Sunday, April 18, 2010

In the Ruins of the Hotel California

If you’ve never heard Moog Cookbook, you should. Maybe. I offer that statement knowing that half of everyone I’ve ever introduced to the band hated them on grounds that they wrecked good songs — boiled them down and used the stock to brew something kitschy and silly. The other half, however, agrees with me that there’s something special in how Moog Cookbook covers famous songs and warps them into new, odd tunes using only analog synthesizers, especially those of the Moog variety.

Think of this band’s songs as those amazing kind of leftovers — soup or stew or spaghetti sauce whose time in the fridge transforms them into something a little different than what you remember and possibly even better. Take Moog Cookbook’s cover of Lenny Kravitz’s “Are You Gonna Go My Way?” I don’t care for the original, though I’ll admit it’s catchy. In the version of the song on Moog Cookbook’s 1995 album, it becomes an electronic oompah ditty. Not what you’d expect — and an improvement, I’d say. I appreciate when any artist looks to the past and drags things back for a second go-around, but the way this band does it really wins me over. Even the name is a thoughtful shout-out to the past — according to Wikipedia, it’s a reference to the recipe book Moog’s Musical Eatery, written in 1978 by Shirleigh Moog, wife of the man who invented the synthesizer that bears his name.

My favorite of the band’s covers, however, would have to be “Hotel California.” Let’s step away from food metaphors for a moment. If The Eagles’ original “Hotel California” were a building, this remake of the song represents that building being torn down to its bare foundation and rebuilt in the strangest way it possibly could while staying confined to the original basic blueprint.

An aid for the ears:

As if it weren’t enough just to play the song using synthesizers, Moog Cookbook mashes “Hotel California” into other genres as the song plays along — first a twinkly harp melody reminiscent of the sixteen-bit Final Fantasy theme, then a circus music complete with animal sound effects, then disco, then something gothic and creepy with a synth harpsichord, then finally a homes stretch that manages to pull in both Hot Butter’s “Popcorn” and Del Shannon’s “Runaway.” It’s definitely something to behold, whether you like it or not. And it’s certainly not anything you would have expected to be pulled out of the original song.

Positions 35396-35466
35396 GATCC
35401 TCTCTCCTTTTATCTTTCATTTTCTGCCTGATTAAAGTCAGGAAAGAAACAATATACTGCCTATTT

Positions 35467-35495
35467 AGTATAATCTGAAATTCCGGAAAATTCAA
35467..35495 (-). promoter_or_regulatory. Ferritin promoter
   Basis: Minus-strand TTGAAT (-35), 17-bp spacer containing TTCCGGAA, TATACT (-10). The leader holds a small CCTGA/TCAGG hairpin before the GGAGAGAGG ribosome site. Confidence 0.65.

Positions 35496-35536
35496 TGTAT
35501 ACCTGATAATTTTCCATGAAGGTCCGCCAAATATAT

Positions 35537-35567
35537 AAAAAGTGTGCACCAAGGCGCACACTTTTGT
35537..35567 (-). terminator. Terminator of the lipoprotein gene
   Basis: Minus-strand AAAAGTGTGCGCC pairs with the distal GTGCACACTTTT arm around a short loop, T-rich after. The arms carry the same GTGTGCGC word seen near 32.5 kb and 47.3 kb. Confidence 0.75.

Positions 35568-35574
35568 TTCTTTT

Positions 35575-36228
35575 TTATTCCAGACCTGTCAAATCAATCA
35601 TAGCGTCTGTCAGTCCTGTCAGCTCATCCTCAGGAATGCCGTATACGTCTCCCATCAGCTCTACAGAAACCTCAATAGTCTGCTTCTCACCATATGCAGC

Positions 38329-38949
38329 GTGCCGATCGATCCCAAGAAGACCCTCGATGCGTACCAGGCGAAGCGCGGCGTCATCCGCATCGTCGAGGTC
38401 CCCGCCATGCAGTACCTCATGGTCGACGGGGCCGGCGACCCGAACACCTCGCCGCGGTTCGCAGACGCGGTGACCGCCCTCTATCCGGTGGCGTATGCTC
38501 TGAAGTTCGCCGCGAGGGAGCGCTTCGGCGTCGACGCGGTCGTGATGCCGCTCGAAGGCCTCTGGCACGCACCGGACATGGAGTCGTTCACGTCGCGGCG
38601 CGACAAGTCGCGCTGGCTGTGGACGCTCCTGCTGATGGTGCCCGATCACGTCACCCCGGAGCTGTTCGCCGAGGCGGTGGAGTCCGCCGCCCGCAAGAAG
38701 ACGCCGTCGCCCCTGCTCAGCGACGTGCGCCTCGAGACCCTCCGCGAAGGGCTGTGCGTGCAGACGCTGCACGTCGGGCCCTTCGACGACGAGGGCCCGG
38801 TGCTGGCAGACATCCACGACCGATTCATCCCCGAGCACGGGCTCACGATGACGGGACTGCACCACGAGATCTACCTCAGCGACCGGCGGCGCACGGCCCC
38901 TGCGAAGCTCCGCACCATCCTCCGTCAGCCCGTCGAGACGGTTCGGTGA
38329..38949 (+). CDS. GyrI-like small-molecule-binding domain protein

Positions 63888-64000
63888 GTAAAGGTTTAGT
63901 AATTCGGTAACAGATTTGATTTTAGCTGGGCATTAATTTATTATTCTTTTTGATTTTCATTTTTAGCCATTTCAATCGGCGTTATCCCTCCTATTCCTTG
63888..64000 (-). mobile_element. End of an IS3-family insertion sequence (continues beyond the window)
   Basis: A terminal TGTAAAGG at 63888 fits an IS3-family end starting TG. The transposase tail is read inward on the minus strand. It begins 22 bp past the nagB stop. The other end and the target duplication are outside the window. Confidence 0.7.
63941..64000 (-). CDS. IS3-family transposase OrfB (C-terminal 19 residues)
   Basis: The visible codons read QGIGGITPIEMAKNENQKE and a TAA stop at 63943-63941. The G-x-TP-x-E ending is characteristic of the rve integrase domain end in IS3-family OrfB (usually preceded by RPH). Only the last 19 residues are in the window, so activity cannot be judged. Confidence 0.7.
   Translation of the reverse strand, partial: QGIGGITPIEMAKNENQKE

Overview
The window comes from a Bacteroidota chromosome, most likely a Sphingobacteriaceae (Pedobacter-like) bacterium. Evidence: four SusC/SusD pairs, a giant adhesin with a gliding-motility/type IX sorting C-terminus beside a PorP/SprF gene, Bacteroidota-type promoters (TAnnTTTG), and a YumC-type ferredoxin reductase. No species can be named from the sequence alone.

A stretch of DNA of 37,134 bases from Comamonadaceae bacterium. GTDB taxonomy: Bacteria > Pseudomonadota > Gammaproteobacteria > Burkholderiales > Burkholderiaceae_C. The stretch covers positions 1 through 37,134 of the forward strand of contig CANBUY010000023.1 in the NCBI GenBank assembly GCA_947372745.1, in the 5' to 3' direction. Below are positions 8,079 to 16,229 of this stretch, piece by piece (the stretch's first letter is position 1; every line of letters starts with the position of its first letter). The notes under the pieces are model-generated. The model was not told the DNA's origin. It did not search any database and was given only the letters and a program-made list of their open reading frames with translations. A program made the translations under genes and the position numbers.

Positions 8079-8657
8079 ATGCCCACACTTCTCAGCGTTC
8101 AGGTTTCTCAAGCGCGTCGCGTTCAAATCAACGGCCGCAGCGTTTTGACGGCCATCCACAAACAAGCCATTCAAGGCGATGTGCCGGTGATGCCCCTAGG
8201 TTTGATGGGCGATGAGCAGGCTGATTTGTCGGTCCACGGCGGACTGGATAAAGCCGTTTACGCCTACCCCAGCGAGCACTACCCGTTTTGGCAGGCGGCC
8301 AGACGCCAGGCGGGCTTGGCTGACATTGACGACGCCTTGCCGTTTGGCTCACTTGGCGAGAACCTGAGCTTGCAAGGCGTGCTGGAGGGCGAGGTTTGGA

This is my recommendation for the week: Something worth the few minutes it takes to listen to, if not to enjoy outright then at least something to bring about the reaction “Huh. Well, that’s something that happened.”

And yes, her name appears to be Doris.


  1. When the first verse started (and, heck, even a bit after), I could hear the beat for "Through the Fire and the Flames". Huh...

  2. In the synth harpsichord section, just for a minute it sounds like they're doing the music from the Disney Water Pageant at WDW. The bass is identical.

  3. ohhh man, starting at 3:43ish (the guitar solo) is amazing.

  4. Doris looks like a real life Peggy Hill from King of the Hill.

  5. TJF588: What is "Through the Fire and the Flames"? I am unfamiliar.

    Darren: Ooh. Good call. The Water Pageant/Main Street Electrical Parade theme is another Moog composition --- "Baroque Hoedown," by Jean-Jacques Perrey --- and would certainly have been familiar to the Moog Cookbook guys.

    Jonathan: Agreed.

    Ana: Agreed emphatically.